Speaking of Domino, I happened upon a review of the Mission To Mars from 2006 (six years after the film's release), in which Slant's Eric Henderson argues for an auteurist approach to reading the film. Henderson's review of what he suggests is the start of "De Palma’s already richly rewarding 'old man cinema' period" seems to anticipate the back-and-forth views of Domino as "a De Palma film" these past few months:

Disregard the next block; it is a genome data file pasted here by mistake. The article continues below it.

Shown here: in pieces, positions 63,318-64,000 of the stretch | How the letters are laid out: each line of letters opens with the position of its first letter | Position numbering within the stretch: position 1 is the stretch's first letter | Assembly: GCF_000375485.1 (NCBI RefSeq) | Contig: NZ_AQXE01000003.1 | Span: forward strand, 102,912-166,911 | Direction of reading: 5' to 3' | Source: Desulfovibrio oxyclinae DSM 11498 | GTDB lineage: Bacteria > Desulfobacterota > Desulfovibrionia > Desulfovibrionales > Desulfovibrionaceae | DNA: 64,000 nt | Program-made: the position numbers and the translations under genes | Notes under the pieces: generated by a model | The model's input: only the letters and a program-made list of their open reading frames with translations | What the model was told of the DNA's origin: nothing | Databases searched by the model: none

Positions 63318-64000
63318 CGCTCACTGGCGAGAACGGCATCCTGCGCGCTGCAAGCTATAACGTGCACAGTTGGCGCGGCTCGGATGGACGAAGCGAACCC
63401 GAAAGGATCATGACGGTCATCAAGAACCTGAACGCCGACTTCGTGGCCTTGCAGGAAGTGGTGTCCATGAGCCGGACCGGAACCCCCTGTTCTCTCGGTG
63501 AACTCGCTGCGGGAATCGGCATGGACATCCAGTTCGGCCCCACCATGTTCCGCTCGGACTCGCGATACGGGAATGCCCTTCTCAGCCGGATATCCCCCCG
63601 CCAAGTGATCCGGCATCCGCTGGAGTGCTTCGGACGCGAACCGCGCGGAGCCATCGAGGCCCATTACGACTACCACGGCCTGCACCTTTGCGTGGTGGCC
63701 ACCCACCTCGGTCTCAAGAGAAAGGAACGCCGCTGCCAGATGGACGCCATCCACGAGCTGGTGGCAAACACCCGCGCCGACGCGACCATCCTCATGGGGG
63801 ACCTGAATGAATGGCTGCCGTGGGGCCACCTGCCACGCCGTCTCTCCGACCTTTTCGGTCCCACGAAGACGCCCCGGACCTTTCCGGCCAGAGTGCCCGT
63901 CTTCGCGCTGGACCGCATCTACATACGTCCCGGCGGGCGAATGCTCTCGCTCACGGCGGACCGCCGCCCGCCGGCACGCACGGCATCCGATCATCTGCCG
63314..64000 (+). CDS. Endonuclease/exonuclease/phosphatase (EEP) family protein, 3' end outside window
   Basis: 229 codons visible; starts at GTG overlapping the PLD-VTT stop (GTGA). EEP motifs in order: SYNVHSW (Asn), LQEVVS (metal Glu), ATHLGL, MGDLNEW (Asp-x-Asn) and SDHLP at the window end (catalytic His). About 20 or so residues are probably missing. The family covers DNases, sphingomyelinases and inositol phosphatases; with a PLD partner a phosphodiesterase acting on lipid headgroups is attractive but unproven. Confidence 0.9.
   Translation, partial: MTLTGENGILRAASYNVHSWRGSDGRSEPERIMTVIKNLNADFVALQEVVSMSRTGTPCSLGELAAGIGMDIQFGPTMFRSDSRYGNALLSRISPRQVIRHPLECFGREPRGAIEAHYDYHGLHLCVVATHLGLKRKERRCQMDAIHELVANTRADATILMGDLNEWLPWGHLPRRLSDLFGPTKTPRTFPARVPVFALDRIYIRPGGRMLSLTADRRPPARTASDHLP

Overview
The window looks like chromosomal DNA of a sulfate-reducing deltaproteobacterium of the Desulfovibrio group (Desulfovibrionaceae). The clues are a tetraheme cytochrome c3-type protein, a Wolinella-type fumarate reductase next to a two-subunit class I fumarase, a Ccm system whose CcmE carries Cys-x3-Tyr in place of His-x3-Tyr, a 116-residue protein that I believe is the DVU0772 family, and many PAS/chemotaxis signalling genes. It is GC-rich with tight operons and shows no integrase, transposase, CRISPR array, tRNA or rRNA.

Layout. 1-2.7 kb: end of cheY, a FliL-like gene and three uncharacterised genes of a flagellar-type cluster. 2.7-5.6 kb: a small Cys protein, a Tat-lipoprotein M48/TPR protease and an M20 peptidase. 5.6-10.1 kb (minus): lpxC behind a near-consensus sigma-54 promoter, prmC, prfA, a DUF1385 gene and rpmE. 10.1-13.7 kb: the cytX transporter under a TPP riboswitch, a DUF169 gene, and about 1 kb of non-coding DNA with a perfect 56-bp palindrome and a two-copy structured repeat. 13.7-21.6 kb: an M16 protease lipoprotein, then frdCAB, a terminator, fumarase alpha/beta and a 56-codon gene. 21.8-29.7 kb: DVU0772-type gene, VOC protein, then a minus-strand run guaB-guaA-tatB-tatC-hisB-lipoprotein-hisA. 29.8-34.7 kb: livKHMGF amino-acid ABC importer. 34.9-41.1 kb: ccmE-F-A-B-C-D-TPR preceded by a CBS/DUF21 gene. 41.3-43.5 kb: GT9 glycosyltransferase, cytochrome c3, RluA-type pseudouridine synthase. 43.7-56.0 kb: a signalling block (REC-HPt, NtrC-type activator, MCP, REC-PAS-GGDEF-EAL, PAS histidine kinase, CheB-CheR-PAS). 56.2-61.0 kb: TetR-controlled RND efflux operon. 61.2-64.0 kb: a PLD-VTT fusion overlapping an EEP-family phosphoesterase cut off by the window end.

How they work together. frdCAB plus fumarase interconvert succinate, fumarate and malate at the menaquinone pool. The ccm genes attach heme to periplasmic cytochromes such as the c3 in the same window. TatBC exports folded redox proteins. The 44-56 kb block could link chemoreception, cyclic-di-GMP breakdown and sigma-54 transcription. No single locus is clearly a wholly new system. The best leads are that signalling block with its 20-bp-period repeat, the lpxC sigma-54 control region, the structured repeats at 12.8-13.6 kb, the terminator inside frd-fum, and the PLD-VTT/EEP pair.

Is Mission to Mars an auteurist litmus test for the Y2K generation in the same sense that Baby Face Nelson or The Girl Can’t Help It were in the theory’s salad days? Or is Mission To Mars the ultimate in hackery? Is De Palma etched into every CGI-loaded frame? Or can’t his personality overcome a budgetary tidal wave in the shape and magnitude of $80 million? While it’s tempting to shrug such questions off with a “go fiddle with your Hatari and jerk your Steel Helmet somewhere else, there’s formalism to be seduced here” (yes, even in this context of a critical appraisal of a singular talent), the impulse would rob an already gravelly underrated movie of its context. It would suck the air out of Mission to Mars like space robs Tim Robbins of his every last droplet of essential moisture. Leave a movie like Mission to Mars to fester among the slaves to the genre, and you’ll wind up with a bloated and laughably irrelevant Web page of technical gaffes over on IMDb. So while an auteurist reading of Mission to Mars might invite self-involved chatter over whether the movie or the viewer is supplying the meaning, at least you won’t find yourself sharing an oxygen mask with a caste of Trekkie outcasts. And Trekkies can’t dance in outer space.